Historical perspective: Unit of time, second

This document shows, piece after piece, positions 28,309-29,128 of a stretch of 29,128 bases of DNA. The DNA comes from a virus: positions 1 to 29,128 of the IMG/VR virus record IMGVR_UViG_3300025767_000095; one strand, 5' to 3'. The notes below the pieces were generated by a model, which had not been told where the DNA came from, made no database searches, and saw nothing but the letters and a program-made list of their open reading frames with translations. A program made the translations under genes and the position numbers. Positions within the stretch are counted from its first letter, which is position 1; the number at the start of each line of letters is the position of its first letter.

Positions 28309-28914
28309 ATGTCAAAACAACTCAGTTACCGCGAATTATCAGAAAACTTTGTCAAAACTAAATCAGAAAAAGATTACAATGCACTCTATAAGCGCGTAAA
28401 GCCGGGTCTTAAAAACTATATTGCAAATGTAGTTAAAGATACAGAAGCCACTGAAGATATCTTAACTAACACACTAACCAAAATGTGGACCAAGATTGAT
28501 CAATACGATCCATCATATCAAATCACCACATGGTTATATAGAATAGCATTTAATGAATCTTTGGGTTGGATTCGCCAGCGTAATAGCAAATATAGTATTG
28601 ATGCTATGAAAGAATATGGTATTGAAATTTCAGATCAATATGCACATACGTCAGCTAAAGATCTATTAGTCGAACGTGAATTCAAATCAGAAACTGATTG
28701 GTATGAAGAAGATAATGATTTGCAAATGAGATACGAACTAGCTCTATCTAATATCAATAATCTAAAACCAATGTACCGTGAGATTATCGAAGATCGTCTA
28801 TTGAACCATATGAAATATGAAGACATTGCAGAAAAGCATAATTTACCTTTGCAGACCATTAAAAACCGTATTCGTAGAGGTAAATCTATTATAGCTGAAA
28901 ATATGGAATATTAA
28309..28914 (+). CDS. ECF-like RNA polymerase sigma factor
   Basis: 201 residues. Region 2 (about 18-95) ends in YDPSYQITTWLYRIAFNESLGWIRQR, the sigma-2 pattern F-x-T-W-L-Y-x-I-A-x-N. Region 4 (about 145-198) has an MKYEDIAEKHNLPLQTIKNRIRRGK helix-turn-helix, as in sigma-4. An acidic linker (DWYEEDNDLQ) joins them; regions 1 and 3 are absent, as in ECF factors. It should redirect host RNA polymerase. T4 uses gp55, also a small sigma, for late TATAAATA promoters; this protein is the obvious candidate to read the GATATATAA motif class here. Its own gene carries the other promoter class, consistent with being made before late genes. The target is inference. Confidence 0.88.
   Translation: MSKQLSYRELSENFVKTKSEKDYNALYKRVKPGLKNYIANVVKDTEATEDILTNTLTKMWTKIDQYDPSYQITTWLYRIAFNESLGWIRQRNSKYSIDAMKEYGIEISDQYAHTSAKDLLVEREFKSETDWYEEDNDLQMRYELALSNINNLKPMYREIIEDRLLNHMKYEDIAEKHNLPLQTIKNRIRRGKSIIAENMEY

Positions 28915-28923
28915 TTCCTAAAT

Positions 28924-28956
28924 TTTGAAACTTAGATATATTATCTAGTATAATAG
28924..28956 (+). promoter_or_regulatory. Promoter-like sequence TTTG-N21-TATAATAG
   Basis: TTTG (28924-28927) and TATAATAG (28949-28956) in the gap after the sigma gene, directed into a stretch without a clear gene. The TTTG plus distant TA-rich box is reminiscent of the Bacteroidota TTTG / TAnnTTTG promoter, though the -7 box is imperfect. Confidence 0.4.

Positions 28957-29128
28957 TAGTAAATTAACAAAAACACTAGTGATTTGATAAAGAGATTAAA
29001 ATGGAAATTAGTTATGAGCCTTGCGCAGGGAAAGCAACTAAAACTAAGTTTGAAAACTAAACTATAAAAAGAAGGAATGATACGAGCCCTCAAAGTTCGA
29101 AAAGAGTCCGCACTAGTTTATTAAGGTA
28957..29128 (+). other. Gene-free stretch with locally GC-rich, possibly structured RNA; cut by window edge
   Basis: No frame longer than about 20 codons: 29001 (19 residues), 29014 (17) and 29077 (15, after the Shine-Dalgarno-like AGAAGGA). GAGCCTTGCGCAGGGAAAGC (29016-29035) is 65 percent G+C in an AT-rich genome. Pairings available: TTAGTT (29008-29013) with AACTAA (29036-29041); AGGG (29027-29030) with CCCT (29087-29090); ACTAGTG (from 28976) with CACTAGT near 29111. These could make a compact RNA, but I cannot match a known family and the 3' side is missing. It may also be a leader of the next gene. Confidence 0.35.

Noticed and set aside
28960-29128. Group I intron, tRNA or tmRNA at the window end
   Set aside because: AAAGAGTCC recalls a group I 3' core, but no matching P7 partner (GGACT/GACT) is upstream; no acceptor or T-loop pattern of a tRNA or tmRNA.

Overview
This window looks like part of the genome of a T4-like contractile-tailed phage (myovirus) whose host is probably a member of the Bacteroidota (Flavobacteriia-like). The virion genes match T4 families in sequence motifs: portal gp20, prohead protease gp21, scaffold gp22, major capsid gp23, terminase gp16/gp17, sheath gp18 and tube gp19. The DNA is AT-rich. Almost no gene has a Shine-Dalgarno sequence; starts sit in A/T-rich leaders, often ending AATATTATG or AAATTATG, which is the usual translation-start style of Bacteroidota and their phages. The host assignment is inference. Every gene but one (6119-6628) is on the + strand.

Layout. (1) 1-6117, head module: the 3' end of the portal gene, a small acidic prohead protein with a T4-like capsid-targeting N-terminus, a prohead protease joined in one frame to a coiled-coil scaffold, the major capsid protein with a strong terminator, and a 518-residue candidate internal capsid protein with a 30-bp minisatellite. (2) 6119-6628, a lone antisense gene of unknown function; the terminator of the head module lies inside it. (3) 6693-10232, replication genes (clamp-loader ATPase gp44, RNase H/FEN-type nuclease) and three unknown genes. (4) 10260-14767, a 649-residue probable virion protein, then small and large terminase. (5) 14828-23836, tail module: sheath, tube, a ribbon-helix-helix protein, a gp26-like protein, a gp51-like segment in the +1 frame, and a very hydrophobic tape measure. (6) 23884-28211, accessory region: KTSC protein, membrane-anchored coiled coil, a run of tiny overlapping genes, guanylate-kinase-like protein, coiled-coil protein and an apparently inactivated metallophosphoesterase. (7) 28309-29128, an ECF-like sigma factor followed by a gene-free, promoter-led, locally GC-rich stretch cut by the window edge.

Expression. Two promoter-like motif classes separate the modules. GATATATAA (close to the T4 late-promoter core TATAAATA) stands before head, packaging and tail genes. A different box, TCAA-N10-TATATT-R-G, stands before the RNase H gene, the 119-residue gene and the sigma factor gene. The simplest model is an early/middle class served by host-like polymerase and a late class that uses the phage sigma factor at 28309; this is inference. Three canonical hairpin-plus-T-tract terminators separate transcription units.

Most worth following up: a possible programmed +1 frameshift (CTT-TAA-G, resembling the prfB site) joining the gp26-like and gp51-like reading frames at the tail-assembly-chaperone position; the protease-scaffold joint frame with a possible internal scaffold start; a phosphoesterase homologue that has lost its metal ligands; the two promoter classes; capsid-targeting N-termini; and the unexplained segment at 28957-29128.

Before 1960, the unit of time the second, was defined as the fraction 1/86 400 of the mean solar day. The exact definition of "mean solar day" was left to astronomers. However measurements showed that irregularities in the rotation of the Earth made this an unsatisfactory definition. In order to define the unit of time more precisely, the 11th CGPM (1960) adopted a definition given by the International Astronomical Union based on the tropical year 1900. Experimental work, however, had already shown that an atomic standard of time, based on a transition between two energy levels of an atom or a molecule, could be realized and reproduced much more accurately. Considering that a very precise definition of the unit of time is indispensable for science and technology, the 13th CGPM (1967-1968) chose a new definition of the second referenced to the frequency of the ground state hyperfine transition in the caesium-133 atom. A revised more precise wording of this same definition now in terms of a fixed numerical value of the unperturbed ground-state hyperfine transition frequency of the caesium-133 atom, ΔνCs, was adopted in Resolution 1 of the 26th CGPM (2018).